‘Swedish Death Cleaning’ isn’t about being neat and tidy. It’s about having a purpose

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Amy Poehler, center, produces “The Gentle Art of Swedish Death Cleaning"
Amy Poehler, center, produces “The Gentle Art of Swedish Death Cleaning,” hosted by Johan Svenson, left, Katarina Blöm and Ellinor Engström.
(Matt Genovese / For The Times)

You’ve probably never heard of Katarina Blom, Ella Engström or Johan Svenson, but they’re here to help America get serious about cleaning up before moving on. As the hosts of Peacock’s new “The Gentle Art of Swedish Death Cleaning” (based on the 2017 book by Margareta Magnusson), a psychologist (Blom), an organizer (Engström) and a designer (Svenson) are sent to the homes of people nearing their final days to help sort, organize and otherwise get their stuff in order. And bonus: The series features executive producer Amy Poehler as narrator. The Envelope sat down with the whole gang in New York City in April to discuss what it means to death clean, what about Americans surprised them and the grand importance of taking a fika break.

There was a whole casting process that went on to find your hosts. Amy, what were you looking for?

Amy Poehler: We wanted obviously Swedish people who had different sets of skills, but you didn’t want to be saying, “This is Sweden!” Sweden is many things, but you wanted it to celebrate differences in everyone and also make people feel like they were a collective unit, a team.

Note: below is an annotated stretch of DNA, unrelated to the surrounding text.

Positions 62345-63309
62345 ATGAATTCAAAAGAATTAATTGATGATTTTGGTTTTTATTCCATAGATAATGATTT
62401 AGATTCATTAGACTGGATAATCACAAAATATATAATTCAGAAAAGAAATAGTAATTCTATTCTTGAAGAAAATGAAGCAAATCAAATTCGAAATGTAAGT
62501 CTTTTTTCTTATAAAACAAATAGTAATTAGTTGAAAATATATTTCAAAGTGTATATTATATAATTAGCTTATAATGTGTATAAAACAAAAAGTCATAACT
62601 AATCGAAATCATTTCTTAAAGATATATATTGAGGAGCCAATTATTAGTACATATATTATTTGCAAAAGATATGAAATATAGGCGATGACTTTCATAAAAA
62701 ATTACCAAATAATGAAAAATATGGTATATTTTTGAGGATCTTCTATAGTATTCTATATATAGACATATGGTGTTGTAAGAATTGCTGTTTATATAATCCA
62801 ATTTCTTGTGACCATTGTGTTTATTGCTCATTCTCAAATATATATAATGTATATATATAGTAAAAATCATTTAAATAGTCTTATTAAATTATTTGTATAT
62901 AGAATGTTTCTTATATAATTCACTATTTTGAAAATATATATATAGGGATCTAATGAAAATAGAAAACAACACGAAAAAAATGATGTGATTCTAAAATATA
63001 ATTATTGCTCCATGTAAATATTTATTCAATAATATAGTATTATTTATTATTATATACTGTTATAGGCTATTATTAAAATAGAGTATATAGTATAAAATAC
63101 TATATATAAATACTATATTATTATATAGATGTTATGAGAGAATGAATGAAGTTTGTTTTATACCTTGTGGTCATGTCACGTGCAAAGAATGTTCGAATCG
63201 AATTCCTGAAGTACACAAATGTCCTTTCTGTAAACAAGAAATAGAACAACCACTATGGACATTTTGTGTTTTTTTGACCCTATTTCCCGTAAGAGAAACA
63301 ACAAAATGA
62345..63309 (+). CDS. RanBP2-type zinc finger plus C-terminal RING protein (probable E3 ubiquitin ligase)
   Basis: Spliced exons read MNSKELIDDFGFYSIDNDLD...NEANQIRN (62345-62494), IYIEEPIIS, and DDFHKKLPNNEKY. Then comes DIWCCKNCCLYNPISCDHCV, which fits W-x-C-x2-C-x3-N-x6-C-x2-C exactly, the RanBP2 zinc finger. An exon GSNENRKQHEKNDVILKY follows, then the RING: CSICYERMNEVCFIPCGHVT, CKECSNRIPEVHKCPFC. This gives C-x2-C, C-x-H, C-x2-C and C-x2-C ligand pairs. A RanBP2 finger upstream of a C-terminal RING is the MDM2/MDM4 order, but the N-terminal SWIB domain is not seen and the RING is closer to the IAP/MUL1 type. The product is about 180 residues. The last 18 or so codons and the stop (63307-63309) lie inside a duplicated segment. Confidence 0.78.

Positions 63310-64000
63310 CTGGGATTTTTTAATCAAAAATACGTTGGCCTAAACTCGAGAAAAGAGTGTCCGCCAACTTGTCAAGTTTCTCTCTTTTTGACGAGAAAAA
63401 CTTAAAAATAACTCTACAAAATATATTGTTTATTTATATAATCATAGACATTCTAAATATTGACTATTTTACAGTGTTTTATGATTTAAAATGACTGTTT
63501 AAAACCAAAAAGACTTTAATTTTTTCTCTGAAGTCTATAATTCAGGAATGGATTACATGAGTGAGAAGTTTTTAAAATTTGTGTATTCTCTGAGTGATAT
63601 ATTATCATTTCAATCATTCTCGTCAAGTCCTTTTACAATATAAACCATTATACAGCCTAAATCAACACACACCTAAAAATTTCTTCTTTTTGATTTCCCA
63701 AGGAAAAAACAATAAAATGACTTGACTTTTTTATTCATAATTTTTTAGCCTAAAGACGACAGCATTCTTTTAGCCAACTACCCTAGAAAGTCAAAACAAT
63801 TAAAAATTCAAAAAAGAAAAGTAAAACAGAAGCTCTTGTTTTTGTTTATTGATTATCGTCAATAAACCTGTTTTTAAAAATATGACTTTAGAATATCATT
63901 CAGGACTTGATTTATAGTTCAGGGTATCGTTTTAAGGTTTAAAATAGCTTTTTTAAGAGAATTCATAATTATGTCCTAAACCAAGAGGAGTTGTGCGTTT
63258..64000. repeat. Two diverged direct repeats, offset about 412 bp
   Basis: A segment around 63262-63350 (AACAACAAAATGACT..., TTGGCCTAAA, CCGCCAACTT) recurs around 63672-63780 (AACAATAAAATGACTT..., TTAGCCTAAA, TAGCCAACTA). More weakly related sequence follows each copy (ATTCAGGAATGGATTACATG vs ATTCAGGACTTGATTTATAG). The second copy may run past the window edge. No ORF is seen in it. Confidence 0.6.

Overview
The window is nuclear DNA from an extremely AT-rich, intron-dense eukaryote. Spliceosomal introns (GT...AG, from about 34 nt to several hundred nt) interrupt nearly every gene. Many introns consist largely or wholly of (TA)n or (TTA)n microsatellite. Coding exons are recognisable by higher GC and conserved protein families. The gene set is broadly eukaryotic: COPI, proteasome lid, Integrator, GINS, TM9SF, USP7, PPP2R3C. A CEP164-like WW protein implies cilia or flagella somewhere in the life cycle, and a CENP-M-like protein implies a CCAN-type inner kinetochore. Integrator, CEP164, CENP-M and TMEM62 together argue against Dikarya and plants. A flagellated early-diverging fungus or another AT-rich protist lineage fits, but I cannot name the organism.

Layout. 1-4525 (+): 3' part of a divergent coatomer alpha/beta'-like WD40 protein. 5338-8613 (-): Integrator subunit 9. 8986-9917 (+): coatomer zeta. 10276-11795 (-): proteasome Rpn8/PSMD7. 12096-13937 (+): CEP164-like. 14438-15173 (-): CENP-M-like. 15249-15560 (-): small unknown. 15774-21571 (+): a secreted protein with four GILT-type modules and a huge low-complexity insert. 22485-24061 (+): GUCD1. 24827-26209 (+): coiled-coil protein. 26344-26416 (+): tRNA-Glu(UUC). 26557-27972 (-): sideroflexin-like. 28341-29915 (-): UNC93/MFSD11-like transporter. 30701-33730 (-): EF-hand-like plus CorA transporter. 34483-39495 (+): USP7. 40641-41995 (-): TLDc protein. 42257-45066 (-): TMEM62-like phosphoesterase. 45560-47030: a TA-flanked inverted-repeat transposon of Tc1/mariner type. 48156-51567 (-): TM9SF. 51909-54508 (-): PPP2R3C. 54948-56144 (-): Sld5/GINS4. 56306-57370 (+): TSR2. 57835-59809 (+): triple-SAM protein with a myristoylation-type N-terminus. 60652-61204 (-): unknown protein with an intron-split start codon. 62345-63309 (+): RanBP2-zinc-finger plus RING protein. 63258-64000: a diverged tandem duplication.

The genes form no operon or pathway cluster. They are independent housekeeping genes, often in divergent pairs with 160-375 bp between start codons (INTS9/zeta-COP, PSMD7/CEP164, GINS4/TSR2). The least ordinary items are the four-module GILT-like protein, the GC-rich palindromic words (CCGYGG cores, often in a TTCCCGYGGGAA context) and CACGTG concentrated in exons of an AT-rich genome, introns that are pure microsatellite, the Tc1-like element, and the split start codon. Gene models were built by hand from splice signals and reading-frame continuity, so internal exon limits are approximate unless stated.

Katarina, Ella and Johan — were you familiar with Amy and who she was before all this?

Katarina Blom: Oh, yes! I love “Parks and Rec.”

Johan Svenson: I’m a meme lover, so I like the Amy memes. You know the “cool mom” meme?

Poehler: I love being a meme in any way, or a Halloween costume.

Clutter experts talk with a man in his basement, where he has kept all of his late parents’ belongings.
The Swedish death cleaners talk with Godfrey Riddle, who kept all of his late parents’ belongings — even their vacuum cleaner — in his basement because he didn’t know what was most important.

Why are Swedes the right type of people to have created death cleaning as a concept?

Poehler: Swedes don’t take themselves too seriously. They’re very direct, and that clarity is a kindness. I love the idea of a transformational show, but I’m not drawn to the ways in which people feel like they got beat up by the process. But this was an interesting idea: How do you want to live your life while you’re still with us? What things are important to you? Also, I love Sweden.

Svenson: In the casting process, I said I didn’t want to be in a makeover show where you just go out shopping and buy stuff for people. But when I read [Magnusson’s] book, I thought, “Well, this is super interesting.”


Blom: As a psychologist, this is like one’s wet dream to be able to talk about death, an existential issue like this. For me, it was like, “Hell, yeah, let’s go!” And this show differs from others: I feel that we give a bit more space for the person. We try to connect and understand.